Parents mourn soldier killed days from end of tour

Private Kevin Thomas McKay was killed when an improvised explosive device detonated in southern Afghanistan on May 13, 2010.

Kevin McKay had his summer all planned out. The first stop was British Columbia, for a week of camping with his military pals, the “brothers” with whom he had served in Afghanistan.

Then he was going to drive across Canada to Barrie, where he had another trip planned with his friends in his hometown.

All that was left, his father Fred said Friday, was the countdown to his arrival back in Canada at the end of the month.

McKay – or Mickey, as everyone called him – was killed by a roadside bomb in Afghanistan on Thursday while walking on a night patrol southwest of Kandahar City.

The 24-year-old private was completing his first tour with the Edmonton-based 1st Battalion, Princess Patricia’s Canadian Light Infantry, and had been in Afghanistan since October.

“We were under the impression that he was out of the hot zone at the Kandahar Air Field,” said Fred, a captain with Toronto Fire Services.

He described his son as “everybody’s friend,” and the kind of “guy that would take his shirt off his back to help someone out.”

“We were kind of celebrating that he had made it, and that he would be home soon,” he said.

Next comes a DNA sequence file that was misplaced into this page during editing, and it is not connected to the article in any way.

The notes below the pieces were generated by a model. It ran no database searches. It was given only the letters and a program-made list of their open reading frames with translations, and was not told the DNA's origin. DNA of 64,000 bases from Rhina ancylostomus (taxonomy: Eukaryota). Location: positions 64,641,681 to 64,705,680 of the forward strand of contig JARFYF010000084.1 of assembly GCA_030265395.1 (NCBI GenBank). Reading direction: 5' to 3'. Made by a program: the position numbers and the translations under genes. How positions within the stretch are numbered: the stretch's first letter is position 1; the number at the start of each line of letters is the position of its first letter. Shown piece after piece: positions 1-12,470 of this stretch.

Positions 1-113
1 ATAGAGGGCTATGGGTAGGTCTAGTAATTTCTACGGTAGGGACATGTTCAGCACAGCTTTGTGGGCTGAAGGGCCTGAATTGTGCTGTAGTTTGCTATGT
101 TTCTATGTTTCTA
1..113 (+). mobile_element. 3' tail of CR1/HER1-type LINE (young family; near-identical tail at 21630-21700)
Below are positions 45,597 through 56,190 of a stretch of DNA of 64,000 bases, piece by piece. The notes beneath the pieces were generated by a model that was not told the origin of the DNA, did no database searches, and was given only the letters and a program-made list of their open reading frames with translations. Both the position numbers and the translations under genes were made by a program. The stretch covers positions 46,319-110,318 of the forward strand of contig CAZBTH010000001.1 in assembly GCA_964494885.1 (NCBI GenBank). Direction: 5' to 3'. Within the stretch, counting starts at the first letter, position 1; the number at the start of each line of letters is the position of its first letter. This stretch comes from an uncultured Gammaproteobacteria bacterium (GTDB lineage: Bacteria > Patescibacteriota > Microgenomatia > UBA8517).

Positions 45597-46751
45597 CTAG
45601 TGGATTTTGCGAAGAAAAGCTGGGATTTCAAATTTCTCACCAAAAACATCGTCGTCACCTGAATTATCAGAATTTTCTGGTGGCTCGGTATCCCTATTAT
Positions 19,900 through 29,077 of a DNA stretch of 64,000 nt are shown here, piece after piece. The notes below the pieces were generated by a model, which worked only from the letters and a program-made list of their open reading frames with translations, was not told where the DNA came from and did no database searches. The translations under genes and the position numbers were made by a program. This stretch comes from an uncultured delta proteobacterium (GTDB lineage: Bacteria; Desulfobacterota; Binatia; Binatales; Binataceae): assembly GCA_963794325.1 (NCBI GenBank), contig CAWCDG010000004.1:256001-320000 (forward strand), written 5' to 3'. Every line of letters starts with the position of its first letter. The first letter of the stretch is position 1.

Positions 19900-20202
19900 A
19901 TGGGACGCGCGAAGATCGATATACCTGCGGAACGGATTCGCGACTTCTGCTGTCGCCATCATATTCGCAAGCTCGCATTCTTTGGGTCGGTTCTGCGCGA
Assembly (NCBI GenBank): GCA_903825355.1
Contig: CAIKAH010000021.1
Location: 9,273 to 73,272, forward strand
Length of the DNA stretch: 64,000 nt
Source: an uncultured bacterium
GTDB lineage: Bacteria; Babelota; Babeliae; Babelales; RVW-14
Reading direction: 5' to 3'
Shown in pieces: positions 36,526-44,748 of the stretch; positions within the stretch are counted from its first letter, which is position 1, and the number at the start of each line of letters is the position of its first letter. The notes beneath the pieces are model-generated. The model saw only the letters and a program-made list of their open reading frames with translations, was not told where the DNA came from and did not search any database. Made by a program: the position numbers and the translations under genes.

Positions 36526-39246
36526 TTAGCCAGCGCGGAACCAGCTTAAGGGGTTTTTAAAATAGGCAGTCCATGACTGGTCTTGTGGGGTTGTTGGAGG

A carpenter by trade, McKay was doing a job he loved with the Canadian Forces, his father added. “He was there because he wanted the kids in Afghanistan to have a better life, and he was pleased that the Canadian forces were building schools and vaccinating kids.”

His last conversation with his parents was on Mother’s Day, when he phoned home to speak to his mom, Beth.

Scott Webb, who taught McKay in Grade 10 Canadian history at Eastview Secondary School in Barrie, remembers a personable student he’d chat with in the hall about sports.

“You don’t do that with every student,” Webb said. “He was a special guy. He was the kind of kid who stays with you, even after all these years.”

Born in Richmond Hill, McKay grew up around Barrie and spent much of his time outdoors. “He loved fishing and camping,” said Fred, and from a young age had started considering a career with the military.

In Grade 8, McKay did a project in which he tracked down all the local veterans who had died, many of whom had streets named after them in his neighborhood. From that time, he “had a soft spot for soldiers,” said Fred.

Sarah Myers, a friend of McKay’s based in Edmonton, said she became close to him through her boyfriend, who was also in the military. “Everything he said and did was good. He was a little man with a heart of gold,” said Myers.

“Nobody could be mad at him because he’s just too sweet,” she said.

“His loss will definitely be felt forever.”

McKay is the sixth Canadian military member to die in Afghanistan this year and the 144th killed as part of the Afghan mission since it began in 2002.

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